Here, we also need to mention the phenomenon of Korean “netizens”, a term most commonly used by Koreans to describe the people inhabiting the “electronic commons” of the Internet. Hauben coined the term “Netizen” (“Net” + “citizens” = “Netizens”) to refer to “Net Citizens” who utilise the internet from their home, work place, school and library amongst others. In Korea, where internet communication tools are effectively deployed, netizens wield significant political and social power through comments posted on online forums. Due to the country’s traditional society and values, while the comments or posts of Korean netizens may not be worse than those of other countries’ netizens, their influence could perhaps be greater. In western countries, particularly in the United States, people rely on professional paparazzi and news agencies in order to stay updated on celebrities’ personal lives or other breaking news. On the contrary, South Korea seems to be an exception, with online comments of netizens often being taken more seriously.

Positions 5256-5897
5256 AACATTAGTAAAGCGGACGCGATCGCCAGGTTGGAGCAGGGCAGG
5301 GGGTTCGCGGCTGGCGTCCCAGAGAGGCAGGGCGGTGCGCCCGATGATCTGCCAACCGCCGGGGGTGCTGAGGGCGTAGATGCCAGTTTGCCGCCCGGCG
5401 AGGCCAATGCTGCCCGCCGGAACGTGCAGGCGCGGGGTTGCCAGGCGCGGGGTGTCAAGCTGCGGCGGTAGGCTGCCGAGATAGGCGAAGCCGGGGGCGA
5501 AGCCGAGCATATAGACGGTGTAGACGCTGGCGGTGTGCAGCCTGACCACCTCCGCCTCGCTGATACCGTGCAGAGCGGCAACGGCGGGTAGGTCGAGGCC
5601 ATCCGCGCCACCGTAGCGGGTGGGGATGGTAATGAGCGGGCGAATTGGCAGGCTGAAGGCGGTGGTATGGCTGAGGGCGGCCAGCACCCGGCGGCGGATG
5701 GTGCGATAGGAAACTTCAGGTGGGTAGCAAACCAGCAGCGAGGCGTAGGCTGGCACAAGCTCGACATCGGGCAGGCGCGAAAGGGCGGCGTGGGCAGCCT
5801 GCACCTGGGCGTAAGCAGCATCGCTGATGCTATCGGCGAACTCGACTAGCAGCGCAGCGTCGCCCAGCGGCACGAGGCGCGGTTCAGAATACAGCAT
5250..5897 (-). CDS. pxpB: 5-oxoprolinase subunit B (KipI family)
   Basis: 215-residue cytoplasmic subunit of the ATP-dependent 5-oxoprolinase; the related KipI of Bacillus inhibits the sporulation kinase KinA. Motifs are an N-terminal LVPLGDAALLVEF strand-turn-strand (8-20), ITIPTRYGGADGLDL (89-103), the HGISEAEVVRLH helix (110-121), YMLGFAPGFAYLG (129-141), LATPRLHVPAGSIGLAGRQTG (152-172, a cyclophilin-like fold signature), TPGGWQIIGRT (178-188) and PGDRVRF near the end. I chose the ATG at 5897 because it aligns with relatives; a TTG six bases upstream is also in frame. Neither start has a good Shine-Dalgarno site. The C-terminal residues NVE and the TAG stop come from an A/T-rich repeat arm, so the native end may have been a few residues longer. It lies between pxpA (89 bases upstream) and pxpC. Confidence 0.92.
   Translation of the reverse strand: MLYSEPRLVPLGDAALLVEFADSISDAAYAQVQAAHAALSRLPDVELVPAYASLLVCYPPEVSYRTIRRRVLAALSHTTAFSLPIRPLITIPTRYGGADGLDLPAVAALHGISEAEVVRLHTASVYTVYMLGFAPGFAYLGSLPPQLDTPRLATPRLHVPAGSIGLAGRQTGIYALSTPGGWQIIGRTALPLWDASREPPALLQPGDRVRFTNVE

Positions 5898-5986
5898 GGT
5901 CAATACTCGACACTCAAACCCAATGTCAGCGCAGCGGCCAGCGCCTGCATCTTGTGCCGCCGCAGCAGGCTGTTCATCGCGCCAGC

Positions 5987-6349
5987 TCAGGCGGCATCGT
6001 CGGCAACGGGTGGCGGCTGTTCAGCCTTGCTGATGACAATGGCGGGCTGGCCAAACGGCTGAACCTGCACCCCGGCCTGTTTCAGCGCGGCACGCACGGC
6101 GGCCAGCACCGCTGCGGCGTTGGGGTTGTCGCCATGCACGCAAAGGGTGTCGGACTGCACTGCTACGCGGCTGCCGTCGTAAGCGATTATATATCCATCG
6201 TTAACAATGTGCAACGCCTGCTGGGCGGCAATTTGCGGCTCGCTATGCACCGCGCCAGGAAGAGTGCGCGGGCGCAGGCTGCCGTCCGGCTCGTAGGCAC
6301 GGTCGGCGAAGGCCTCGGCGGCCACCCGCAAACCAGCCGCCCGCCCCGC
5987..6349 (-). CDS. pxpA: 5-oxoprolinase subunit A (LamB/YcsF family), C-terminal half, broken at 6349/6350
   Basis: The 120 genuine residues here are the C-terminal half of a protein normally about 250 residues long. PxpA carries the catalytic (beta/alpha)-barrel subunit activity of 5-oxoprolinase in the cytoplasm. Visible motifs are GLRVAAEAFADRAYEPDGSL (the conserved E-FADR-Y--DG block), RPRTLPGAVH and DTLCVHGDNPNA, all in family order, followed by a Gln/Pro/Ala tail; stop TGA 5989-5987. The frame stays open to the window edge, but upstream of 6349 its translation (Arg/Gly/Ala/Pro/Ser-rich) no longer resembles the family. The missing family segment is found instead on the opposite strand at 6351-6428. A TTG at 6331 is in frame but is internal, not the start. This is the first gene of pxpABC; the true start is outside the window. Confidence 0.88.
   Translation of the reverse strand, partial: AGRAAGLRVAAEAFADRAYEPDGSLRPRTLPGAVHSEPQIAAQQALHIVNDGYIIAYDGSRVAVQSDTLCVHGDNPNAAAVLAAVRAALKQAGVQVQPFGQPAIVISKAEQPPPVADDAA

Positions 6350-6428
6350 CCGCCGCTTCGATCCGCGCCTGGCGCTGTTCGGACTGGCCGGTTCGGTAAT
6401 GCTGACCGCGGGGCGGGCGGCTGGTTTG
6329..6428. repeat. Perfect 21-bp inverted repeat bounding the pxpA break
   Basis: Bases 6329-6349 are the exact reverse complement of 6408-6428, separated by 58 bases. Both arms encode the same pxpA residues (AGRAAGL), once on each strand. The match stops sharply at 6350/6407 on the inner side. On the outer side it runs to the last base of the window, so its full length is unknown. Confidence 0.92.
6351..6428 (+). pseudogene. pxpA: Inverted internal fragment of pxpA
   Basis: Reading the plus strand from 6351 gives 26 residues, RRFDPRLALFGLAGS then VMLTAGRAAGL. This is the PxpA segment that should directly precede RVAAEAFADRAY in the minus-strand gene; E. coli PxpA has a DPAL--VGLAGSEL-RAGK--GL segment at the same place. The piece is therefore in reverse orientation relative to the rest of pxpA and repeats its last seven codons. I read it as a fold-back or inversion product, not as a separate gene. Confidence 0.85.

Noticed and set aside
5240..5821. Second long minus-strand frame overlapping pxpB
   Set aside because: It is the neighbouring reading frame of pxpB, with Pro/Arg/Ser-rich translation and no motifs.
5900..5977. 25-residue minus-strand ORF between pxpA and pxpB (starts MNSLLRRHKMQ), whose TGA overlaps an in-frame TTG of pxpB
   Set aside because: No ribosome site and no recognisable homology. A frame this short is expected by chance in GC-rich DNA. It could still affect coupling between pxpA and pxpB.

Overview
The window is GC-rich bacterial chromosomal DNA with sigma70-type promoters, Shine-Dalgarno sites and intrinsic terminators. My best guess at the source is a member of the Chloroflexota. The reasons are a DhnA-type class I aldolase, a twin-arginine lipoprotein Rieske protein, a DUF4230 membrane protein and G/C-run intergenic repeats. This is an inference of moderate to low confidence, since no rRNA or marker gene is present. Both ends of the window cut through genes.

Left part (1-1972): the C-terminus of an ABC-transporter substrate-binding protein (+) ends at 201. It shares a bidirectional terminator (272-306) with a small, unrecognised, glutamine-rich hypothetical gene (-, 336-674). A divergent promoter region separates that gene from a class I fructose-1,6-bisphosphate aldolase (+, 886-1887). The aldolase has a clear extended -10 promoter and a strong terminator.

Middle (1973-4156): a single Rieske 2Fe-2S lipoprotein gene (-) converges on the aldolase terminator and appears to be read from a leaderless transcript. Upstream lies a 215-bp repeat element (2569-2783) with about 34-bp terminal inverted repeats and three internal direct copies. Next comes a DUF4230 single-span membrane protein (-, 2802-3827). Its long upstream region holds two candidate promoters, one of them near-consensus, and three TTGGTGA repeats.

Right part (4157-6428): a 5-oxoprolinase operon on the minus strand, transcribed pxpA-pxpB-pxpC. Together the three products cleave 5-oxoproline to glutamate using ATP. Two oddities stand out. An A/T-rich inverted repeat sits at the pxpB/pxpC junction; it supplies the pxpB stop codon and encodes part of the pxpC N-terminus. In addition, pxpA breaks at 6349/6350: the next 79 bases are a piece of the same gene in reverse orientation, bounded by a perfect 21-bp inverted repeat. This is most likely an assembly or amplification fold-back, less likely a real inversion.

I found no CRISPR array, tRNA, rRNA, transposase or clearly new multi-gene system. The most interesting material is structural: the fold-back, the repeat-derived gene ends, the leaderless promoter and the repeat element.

Celebrities as victims of online abuse

The shield that online anonymity provides is an advantage for netizens, helping them lurk on the internet unnoticed and virtually abuse celebrities. But what happens when leaving harsh comments on a celebrity’s online pictures causes such irreparable damage that they decide to take their own life? Indeed, celebrities have been a prominent target of  Korean netizens’ cyberbullying as a result of the rise of the country’s popular culture. Any celebrity who indulges themselves in anything that is contrary to societal norms may face criticism at any time;  just a few clicks on a keyboard and a celebrity’s entire career, and oftentimes, their well-being, could be at stake.